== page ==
Painting the Town

Wee Play hires muralist to brighten park

By Alison Rooney

Muralist Joe Pimentel, when contemplating his assignment to cover a restroom building near the entrance to Memorial Park in Beacon with a mural, went with an animal theme — specifically, Hudson Valley wildlife, with a red-tailed hawk, coyote, owl, peregrine falcon, deer, rabbit, fox and black snake.

“I did the owl first, so when you’re driving down the hill, it’s looking right at you,” the artist said.

The commission came from the Wee Play Community Project, a nonprofit that provides advocacy and fundraises for Beacon’s parks and playgrounds. It asked Pimentel to design the mural, but it wanted the painting to be a community event. So, over two weeks that ended today (Aug. 23), a steady stream of children, teenagers and adults came to the park to paint.

Pimentel applies an undercoat before outlining the mural. (Photo by Margaux Lange)

“When people get involved, they get invested,” said Margaux Lange, an artist who serves on the Wee Play board and managed the project with Pimentel. “Not only do they get to learn about public art, but murals in public spaces have been shown to discourage graffiti and reduce vandalism. Plus, we’re supporting a teaching artist and Joe is teaching technique.”

Wee Play funded the project with proceeds from its annual spring tag sale, and Brett’s Hardware in Beacon donated most of the paint and supplies. Wee Play created 400 sign-up slots of 30 minutes each for groups of four to eight painters, which filled quickly.

During the school year, Pimentel teaches in the Hudson Valley and Connecticut, collaborating with schools to create murals of 30 to 100 feet, typically for a week at a time. (He’s fully booked for 2019-20.) As at Memorial Park, Pimentel creates the outlines and handles the retouching, but the painting is done by students.

Antonia, Carmen and Augustina Finton, after finishing their second round of painting. Antonia, 10, painted parts of the coyote and clouds, while Augustina, 9, worked on sky and coyote. (Photo by A. Rooney)

His first mural was created in 2012 with Rick Price at the Tito Santana restaurant in Beacon. “Rick broke me into working on a large scale,” Pimentel recalls. “Once I got over that fear, I can’t picture anything smaller.” A school in Poughquag contacted him, then one in Titusville. By 2015 he was a full-time muralist.

Pimentel said the Memorial Park project was “a battle with the weather: shade, sun rain. But I enjoyed all of it, especially hearing the playground noises each day. The mural is an abstract version of nature, which echoes the transformation of Beacon itself. It’s in motion, but also the natural elements are still here.”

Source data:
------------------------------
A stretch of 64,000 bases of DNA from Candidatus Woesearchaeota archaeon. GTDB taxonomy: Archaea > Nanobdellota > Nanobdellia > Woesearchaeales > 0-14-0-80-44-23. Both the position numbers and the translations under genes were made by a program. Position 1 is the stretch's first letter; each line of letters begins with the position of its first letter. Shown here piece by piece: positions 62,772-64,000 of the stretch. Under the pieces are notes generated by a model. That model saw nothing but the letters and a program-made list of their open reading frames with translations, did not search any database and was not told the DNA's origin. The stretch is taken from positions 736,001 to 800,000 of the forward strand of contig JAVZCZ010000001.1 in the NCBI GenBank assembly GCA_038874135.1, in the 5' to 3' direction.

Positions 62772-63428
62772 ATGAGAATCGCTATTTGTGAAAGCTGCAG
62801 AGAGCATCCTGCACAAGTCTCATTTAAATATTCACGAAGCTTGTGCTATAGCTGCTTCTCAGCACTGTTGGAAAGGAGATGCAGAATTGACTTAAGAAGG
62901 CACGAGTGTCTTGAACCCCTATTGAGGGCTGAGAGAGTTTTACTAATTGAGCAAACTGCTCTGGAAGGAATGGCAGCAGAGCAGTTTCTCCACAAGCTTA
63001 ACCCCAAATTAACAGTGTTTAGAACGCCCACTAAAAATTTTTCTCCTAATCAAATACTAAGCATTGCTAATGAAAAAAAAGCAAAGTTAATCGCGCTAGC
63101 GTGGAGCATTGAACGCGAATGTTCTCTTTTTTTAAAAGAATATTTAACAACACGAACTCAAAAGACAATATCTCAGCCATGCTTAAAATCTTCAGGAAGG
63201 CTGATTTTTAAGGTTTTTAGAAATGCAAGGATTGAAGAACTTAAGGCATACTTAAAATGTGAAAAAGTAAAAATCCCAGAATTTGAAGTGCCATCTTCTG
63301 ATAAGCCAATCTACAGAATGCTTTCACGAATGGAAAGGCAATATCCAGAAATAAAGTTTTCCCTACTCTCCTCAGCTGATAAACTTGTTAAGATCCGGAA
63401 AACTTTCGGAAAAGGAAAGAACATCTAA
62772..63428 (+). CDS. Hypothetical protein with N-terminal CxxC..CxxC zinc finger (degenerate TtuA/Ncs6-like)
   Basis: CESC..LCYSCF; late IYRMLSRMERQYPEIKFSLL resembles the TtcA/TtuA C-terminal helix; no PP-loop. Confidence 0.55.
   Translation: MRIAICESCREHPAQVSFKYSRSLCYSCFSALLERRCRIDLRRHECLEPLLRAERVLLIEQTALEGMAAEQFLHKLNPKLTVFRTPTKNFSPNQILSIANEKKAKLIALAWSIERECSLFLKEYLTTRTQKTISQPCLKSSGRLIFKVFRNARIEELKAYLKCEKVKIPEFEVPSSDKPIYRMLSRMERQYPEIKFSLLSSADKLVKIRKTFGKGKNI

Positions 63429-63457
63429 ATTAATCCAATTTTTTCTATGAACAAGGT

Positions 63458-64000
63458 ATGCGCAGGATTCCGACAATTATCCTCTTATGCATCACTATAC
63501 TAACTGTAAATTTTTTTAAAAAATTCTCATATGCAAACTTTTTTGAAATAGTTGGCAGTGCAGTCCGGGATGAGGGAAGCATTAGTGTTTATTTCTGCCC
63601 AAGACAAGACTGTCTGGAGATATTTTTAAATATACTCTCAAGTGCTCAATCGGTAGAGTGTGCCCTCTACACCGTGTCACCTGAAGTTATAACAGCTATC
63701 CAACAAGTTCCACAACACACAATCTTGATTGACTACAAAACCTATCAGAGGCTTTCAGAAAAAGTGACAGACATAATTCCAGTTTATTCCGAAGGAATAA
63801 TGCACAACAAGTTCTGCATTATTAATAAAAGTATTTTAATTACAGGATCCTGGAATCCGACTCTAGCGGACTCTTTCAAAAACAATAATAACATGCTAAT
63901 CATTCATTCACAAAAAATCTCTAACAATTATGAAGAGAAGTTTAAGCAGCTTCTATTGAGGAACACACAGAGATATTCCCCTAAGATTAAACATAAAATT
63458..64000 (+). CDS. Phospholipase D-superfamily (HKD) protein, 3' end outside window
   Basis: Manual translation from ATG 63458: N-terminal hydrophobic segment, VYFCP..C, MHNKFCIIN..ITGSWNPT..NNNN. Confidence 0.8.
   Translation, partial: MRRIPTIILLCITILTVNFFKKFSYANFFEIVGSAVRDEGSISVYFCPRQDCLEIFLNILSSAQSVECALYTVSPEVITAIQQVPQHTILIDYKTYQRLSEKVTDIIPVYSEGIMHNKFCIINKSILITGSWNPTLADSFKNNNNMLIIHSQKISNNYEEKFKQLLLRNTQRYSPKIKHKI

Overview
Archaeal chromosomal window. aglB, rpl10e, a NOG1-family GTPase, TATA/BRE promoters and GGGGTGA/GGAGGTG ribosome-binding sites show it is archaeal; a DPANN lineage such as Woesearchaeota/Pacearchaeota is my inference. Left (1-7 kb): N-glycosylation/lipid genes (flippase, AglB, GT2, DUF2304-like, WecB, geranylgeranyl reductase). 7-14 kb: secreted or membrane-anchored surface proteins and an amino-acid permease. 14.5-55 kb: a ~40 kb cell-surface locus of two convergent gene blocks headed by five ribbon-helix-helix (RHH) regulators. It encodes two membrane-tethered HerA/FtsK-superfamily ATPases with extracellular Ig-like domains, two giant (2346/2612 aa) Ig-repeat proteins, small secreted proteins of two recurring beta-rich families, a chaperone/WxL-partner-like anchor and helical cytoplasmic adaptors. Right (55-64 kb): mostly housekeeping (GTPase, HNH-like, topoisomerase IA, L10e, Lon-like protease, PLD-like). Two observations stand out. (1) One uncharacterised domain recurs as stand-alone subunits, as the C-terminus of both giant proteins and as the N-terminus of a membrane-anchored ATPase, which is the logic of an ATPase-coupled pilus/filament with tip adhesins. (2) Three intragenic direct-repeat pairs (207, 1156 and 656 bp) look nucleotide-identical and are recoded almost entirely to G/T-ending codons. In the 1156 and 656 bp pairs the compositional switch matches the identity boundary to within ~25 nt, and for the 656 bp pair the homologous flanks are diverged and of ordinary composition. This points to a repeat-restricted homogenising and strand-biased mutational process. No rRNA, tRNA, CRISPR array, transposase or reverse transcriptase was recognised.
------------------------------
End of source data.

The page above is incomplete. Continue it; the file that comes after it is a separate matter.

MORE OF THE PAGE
Wee Play will dedicate the mural and a playground donor sign at 4 p.m. on Sunday, Sept. 8. Next on the group’s wish list, Lange said, are additions to the playground such as rope bridges and climbing boulders.

Photos by Margaux Lange

One Response to "Painting the Town"

  1. Kelly Ellenwood   August 29, 2019 at 8:59 pm

    I am writing to share my gratitude to the Wee Play Community Project and its leaders — Raquel Moller Verdesi, Heidi Kitlas, Lori Merhige, Kristen VanCott, Margaux Lange, Lauren McEvoy and Michelle Fehilly — for their work and vision in bringing art and joy to our community these past two weeks.

    By now many people have driven by Memorial Park in Beacon and noticed the astonishing transformation of the public facility sited next to the parking lot into a magnificent work of art, thanks to the extraordinary talent of muralist and teaching artist Joe Pimentel.

    In addition to conceiving the design and preparing the building, Joe worked alongside children, parents, grandparents, sisters, brothers and even the mayor of Beacon to create the mural depicting colorful and beautifully rendered animals of the Hudson Valley.

    This holiday weekend, consider bringing your loved ones to visit Memorial Park, the Wee Play Tot Park, the incredible new Wee Woods and view this addition to our vibrant community landscape, presented to the public at very little cost to taxpayers. Art truly has the ability to transform and transcend.

    Reply

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